In Arizona, it isn’t illegal to discriminate on the basis of sexual orientation. True story. Some states prohibit discrimination on the basis of sexual orientation, but Arizona doesn’t.
So now we’re really horrified.
Surely every gay person in Arizona has been relegated to subsistence living. After all, without laws prohibiting discrimination on the basis of sexual orientation, the hordes of homophobic businesses owners must have fired all the gay people and refused to sell them Panini’s, right?
Actually that isn’t the case. I have been unable to find a single instance of a business refusing to do business with gay people because they’re gay.
In fact, since RFRA was passed in 1993 and adopted by many states, not a single person has used RFRA to defend racist business practices or discrimination against gay people in court.
In states like New Mexico, Colorado, Oregon, and Washington, where photographers, bakeries, and florists are in litigation because they don’t want to be part of a same-sex wedding, the businesses are happy to do business with gay people, (some even employed gay people) just not events like same-sex weddings.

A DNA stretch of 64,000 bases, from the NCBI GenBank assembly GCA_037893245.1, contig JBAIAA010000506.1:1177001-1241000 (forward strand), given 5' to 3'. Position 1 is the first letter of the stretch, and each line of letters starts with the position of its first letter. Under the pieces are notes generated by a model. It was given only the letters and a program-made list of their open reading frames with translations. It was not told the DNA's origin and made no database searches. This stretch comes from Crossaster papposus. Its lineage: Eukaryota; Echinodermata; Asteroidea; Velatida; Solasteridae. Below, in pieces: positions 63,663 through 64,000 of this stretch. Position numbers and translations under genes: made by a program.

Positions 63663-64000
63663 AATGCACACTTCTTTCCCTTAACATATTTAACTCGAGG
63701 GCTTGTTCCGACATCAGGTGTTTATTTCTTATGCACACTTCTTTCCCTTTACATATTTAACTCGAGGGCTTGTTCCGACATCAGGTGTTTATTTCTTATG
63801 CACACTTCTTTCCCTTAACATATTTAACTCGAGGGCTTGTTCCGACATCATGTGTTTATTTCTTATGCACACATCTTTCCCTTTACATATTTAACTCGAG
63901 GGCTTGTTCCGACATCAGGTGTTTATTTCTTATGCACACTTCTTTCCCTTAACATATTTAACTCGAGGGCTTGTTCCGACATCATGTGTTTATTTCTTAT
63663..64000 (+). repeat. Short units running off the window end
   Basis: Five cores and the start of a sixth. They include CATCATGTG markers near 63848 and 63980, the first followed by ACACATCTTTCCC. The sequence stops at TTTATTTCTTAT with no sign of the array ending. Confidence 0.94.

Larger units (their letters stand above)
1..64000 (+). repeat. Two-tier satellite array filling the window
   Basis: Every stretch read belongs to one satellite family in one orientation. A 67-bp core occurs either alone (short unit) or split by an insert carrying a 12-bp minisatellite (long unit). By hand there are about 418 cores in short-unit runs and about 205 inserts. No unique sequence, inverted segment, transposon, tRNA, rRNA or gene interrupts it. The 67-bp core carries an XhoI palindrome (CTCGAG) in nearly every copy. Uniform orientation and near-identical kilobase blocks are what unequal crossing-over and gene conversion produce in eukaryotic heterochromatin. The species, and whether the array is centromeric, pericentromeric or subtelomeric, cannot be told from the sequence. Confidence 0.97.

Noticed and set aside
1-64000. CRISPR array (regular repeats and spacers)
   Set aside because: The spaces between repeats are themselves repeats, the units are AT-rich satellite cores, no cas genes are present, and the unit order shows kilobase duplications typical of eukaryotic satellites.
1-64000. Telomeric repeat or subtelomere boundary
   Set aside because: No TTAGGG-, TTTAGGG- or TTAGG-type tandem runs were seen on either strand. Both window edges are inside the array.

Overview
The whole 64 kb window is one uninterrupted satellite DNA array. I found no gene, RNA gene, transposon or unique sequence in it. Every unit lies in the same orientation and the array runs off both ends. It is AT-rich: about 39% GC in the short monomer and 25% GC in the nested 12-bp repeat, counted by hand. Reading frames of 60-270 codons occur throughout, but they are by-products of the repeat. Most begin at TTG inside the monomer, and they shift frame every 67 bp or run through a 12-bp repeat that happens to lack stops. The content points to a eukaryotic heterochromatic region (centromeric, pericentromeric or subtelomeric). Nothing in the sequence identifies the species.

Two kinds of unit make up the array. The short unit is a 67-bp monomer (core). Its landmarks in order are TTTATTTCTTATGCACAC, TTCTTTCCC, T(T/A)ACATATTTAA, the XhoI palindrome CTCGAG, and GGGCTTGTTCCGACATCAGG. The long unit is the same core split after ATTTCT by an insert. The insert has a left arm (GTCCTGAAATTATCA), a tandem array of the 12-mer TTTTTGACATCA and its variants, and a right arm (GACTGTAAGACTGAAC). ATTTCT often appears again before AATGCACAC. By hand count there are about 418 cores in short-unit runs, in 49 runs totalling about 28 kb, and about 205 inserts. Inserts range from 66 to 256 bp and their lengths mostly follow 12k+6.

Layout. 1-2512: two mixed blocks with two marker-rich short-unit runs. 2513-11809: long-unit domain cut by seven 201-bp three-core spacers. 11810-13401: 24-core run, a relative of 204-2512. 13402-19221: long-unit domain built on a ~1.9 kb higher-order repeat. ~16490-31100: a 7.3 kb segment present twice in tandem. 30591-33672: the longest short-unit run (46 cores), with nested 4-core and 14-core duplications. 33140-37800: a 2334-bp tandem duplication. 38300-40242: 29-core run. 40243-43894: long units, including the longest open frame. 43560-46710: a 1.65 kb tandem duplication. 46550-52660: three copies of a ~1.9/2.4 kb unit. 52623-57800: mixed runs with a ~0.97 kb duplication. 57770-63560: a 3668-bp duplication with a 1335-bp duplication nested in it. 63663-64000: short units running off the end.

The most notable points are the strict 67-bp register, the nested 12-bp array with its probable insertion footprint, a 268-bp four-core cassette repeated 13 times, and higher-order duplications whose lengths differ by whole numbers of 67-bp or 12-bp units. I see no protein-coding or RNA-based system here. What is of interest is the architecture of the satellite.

Would a gay photographer be forced to do a wedding for the Westboro Baptists?
Rather than celebrate the fact that people are not using religious freedom as an excuse to be jerks, they want to take away religious freedom as a kind of pre-emptive strike against someone who might.
And people are cooperating. In the process, one of the most powerful political lobbies in America has convinced themselves and others that they are powerless.
Vladamir Putin thinks he’s Rosa Parks.
Those protesting this bill are likely concerned more with the underlying RFRA law than the relatively minor changes to it represented in this bill.
Arizona’s RFRA is modeled after a federal law by the same name that was passed by Congress in 1993. Seventeen states, in addition to Arizona, have also adopted state RFRA’s.
John McCain, the U.S. Senator from Arizona who recently called on Gov. Brewer to veto this bill, was actually one of 97 Senators and 425 Representatives who voted for the “Jim Crow” law they’re all scared of. Maybe he forgot. Or maybe he’s trying to pay for his sins.